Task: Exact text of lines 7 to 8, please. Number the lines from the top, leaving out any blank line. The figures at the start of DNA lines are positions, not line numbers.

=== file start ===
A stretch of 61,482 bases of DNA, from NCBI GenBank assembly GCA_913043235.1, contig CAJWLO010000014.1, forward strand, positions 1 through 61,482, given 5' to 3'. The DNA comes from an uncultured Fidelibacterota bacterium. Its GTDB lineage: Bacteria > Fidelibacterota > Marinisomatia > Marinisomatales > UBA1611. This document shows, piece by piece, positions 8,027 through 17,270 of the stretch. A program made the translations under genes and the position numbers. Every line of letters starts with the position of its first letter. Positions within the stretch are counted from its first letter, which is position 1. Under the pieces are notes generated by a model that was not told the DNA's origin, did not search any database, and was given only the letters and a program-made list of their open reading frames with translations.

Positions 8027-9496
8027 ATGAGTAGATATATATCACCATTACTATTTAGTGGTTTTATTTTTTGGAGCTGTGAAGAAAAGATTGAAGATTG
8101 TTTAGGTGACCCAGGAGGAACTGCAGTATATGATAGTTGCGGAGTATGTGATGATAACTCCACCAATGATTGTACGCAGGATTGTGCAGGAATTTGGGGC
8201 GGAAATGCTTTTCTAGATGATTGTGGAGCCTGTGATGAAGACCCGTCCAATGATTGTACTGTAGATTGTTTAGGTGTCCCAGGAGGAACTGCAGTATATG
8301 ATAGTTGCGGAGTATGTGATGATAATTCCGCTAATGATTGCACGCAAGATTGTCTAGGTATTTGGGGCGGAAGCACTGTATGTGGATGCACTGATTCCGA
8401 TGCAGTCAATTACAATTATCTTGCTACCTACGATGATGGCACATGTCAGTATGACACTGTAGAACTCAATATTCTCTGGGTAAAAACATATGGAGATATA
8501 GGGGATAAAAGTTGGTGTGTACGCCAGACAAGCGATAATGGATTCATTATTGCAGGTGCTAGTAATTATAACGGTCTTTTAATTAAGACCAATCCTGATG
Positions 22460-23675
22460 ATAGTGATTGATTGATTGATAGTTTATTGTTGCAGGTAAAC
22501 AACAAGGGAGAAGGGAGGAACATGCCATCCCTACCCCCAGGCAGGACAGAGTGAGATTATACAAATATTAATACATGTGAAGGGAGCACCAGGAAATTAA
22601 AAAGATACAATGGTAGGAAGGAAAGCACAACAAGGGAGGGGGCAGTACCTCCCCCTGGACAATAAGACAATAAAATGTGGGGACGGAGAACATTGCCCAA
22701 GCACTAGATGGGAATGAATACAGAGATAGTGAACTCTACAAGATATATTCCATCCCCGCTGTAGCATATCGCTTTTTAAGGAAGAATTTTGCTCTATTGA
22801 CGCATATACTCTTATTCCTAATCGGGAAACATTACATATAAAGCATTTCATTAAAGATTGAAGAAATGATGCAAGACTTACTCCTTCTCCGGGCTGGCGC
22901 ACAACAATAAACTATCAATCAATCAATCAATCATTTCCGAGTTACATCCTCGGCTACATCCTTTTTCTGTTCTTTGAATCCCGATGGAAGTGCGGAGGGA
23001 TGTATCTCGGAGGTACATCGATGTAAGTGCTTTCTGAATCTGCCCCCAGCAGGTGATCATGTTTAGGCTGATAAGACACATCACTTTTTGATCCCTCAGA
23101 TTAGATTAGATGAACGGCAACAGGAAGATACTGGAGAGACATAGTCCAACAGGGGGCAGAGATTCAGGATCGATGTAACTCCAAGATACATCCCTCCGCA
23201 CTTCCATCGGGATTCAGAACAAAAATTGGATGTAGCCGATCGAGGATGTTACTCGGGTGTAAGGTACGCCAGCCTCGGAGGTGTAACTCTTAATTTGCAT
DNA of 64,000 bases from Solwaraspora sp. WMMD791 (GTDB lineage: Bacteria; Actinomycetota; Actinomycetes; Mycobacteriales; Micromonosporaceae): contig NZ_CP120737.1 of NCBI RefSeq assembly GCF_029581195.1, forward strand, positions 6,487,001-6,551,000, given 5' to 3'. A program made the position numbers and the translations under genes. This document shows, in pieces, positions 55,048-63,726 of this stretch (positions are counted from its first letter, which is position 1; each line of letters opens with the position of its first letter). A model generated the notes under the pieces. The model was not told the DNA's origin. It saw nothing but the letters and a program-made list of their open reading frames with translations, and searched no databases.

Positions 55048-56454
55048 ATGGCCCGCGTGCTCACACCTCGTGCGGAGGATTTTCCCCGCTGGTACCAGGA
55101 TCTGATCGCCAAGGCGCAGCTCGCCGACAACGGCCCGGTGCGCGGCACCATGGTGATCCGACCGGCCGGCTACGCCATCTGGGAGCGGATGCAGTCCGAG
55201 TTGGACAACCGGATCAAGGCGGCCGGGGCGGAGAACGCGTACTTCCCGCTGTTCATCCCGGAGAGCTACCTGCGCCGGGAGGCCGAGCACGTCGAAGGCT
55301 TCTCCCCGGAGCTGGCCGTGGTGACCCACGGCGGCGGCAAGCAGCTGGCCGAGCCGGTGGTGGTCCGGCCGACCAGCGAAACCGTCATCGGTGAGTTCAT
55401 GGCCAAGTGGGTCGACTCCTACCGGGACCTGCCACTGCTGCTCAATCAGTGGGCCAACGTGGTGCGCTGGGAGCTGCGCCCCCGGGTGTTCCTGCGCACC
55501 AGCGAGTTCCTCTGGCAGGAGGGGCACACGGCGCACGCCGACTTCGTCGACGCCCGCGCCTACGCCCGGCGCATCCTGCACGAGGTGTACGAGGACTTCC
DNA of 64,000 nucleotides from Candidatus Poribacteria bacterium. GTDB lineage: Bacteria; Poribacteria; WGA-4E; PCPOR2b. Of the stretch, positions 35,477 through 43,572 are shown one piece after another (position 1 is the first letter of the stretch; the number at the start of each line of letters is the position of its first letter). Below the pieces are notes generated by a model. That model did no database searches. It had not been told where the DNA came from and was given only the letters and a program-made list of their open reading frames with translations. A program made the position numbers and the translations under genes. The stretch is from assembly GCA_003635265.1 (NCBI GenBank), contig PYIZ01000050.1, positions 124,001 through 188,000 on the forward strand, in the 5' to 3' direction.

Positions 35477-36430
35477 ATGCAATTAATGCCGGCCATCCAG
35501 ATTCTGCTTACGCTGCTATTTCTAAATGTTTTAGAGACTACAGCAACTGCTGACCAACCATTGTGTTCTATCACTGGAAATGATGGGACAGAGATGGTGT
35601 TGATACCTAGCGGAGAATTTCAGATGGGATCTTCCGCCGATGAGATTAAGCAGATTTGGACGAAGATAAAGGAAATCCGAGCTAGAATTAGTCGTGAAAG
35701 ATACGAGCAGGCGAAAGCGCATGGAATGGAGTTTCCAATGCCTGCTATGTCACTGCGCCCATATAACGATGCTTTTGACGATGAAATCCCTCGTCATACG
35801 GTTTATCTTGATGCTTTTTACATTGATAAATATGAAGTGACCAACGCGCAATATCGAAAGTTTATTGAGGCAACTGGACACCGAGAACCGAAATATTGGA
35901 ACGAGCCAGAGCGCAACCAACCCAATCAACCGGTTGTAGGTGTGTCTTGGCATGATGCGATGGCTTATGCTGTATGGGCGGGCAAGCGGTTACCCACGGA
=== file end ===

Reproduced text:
8401 TGCAGTCAATTACAATTATCTTGCTACCTACGATGATGGCACATGTCAGTATGACACTGTAGAACTCAATATTCTCTGGGTAAAAACATATGGAGATATA
8501 GGGGATAAAAGTTGGTGTGTACGCCAGACAAGCGATAATGGATTCATTATTGCAGGTGCTAGTAATTATAACGGTCTTTTAATTAAGACCAATCCTGATG